Bruegmann's "compact history" comes in three parts: a history of sprawl across the centuries, the campaigns against it--including in Britain between the world wars and the U.S. after World War II and again in the 70s--and the many proposed remedies. (I'm mentioned in the acknowledgements for having read an earlier, much different version of the manuscript.) He scrupulously documents and evaluates his sources, but his book isn't an evenhanded summation of the evidence. He's a contrarian who chooses to emphasize the benefits of sprawl and the costs of reform because most writers do the opposite. He goes so far as to suggest that Chicago might be better off if the long-planned crosstown expressway--abandoned amid persistent protests after Richard J. Daley's death in 1976--had been built to take some pressure off the Ryan/Kennedy corridor.

He's least convincing when he tries to downplay some of the human costs of sprawl. While affluent exurbanites can choose to trade extra commuting time for distant residences, less affluent residents may be forced to make less pleasant tradeoffs. Bruegmann describes a dishwasher at Newark Airport who spends an hour and a half each way getting from a mobile home park in central New Jersey to the airport on three different buses, then adds, "However, even if her options are fewer and less attractive, the dishwasher still makes choices to create for herself the best living conditions she can obtain." That's true but unhelpful: it's abstract economist talk. Everyone makes choices in this sense, even an inmate in a supermax prison. The fact that people can and do choose among bad alternatives does nothing to mitigate the fact that it's harder to be poor in a spread-out city than in a dense, compact city. Even if sprawl's benefits do exceed its costs, the costs still matter.

Whether as a matter of profession, temperament, or philosophy, Bruegmann doesn't offer an urban agenda beyond "Go see for yourself" and "Watch out for unintended consequences." Those two maxims might be plenty, considering how few observe them, but one might expect more imperatives from someone willing to compare unzoned Houston favorably with tightly girdled Portland. But just when he seems ready to join the libertarian parade, his fascination with the quirky particulars of how cities function gets in the way.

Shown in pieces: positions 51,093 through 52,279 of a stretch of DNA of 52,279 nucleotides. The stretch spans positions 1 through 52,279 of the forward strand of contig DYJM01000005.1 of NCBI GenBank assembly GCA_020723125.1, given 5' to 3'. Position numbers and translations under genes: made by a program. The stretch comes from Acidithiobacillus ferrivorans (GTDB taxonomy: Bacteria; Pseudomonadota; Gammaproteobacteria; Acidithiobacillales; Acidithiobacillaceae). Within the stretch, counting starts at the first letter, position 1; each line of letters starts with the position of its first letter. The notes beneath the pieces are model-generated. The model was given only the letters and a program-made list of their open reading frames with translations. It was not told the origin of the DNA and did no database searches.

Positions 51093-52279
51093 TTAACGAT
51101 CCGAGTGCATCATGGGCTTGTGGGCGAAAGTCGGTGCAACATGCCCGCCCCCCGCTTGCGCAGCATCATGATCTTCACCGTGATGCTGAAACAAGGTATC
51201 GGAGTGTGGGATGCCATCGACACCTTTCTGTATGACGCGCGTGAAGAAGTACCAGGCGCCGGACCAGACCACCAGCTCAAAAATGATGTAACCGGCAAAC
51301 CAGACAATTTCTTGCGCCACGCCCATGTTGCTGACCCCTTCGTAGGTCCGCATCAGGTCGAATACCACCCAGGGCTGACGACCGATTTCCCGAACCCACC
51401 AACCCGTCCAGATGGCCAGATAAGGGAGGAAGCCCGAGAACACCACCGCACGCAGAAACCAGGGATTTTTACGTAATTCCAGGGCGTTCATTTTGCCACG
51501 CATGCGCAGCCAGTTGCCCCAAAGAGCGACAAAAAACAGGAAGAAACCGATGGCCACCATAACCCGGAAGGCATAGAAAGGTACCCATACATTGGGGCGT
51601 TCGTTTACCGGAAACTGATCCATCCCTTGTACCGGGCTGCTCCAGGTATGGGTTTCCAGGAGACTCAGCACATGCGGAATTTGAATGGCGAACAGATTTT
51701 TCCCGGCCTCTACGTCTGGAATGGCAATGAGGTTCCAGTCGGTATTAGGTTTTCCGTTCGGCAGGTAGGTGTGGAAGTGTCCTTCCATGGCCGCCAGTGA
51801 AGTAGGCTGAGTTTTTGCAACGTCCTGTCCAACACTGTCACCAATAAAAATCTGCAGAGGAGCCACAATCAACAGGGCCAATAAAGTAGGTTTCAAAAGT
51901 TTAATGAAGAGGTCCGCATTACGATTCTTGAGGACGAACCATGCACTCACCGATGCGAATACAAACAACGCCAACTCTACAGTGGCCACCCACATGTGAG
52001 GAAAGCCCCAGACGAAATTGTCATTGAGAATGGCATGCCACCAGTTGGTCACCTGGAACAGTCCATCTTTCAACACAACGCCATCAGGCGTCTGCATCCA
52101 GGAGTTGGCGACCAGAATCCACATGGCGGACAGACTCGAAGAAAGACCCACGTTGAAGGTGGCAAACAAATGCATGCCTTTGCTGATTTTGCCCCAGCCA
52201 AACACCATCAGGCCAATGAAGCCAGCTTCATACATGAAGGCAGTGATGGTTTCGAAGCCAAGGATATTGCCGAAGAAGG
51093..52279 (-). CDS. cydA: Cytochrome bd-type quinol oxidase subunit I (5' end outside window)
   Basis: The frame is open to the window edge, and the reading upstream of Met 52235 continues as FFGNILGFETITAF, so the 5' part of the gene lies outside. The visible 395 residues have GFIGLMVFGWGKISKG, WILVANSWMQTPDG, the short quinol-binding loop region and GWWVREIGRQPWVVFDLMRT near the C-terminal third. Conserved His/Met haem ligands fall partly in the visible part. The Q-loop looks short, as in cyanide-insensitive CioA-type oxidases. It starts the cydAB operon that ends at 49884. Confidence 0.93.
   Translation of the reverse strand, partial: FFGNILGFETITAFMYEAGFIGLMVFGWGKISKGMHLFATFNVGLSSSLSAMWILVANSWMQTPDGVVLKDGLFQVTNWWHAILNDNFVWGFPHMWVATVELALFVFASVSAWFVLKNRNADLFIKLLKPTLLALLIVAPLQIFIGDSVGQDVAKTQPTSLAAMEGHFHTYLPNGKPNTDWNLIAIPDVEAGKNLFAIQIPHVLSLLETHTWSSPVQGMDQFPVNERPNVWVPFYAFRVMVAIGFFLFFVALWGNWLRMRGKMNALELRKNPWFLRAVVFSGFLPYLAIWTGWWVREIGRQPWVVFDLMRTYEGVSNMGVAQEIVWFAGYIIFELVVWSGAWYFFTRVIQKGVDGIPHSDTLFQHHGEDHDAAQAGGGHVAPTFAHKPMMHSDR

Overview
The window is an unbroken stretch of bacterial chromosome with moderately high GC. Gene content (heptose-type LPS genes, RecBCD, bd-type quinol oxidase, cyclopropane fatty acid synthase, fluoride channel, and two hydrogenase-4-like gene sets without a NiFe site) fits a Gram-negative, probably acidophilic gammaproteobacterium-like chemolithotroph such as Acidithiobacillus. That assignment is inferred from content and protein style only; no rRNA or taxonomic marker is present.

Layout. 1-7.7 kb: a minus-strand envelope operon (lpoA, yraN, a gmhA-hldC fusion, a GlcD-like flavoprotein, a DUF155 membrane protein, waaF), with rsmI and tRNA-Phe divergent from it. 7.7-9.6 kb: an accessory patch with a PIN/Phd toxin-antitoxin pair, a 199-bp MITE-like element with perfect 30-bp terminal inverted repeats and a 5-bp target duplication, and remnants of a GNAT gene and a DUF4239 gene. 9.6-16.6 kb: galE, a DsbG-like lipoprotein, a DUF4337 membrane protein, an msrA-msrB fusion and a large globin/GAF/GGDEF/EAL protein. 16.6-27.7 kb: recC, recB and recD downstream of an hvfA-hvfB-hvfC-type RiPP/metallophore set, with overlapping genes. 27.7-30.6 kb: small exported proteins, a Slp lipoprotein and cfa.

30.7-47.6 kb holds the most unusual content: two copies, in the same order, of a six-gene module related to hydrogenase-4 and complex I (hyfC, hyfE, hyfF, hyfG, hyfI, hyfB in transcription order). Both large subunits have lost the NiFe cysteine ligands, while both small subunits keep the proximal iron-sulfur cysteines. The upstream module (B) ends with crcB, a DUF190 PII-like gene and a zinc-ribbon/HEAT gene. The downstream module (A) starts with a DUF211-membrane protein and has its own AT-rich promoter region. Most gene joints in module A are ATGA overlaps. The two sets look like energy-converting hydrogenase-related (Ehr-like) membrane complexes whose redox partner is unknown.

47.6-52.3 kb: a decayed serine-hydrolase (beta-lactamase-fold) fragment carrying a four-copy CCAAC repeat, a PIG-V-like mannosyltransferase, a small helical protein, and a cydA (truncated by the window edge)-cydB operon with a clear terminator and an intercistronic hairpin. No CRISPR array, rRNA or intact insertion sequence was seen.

For instance, he explains that the Soviets rebuilt Moscow along the lines favored by progressive Western city planners and sprawl opponents: mass transit with adjoining skyscrapers, plus a greenbelt to contain the city. Having said this much, any free-market ideologue worthy of his or her corporate subsidy would use this association to take a cheap shot at all regional planning. Instead, Bruegmann calls the Soviet record on urbanism "actually quite impressive in many ways. Much of Moscow in 1935 [before rebuilding] consisted of old wooden buildings lacking central heat, running water, or adequate municipal services. . . . It is not a system most citizens of the Western democracies would have chosen to live under and clearly the leaders grossly abused it, but it did do many things well."

That's no way to cultivate powerful friends, but Bruegmann would rather understand cities than make them fit a viewpoint. His harshest criticism of antisprawlers is that they pontificate instead of looking around. From the Monadnock Building to the Japanese shopping center in Arlington Heights to an exurban trailer park in Indiana, he sees the subtly interconnected metropolis as "the grandest and most marvelous work of mankind." And he'd be the first to say that it's bigger and more complex than anybody's ideas about it.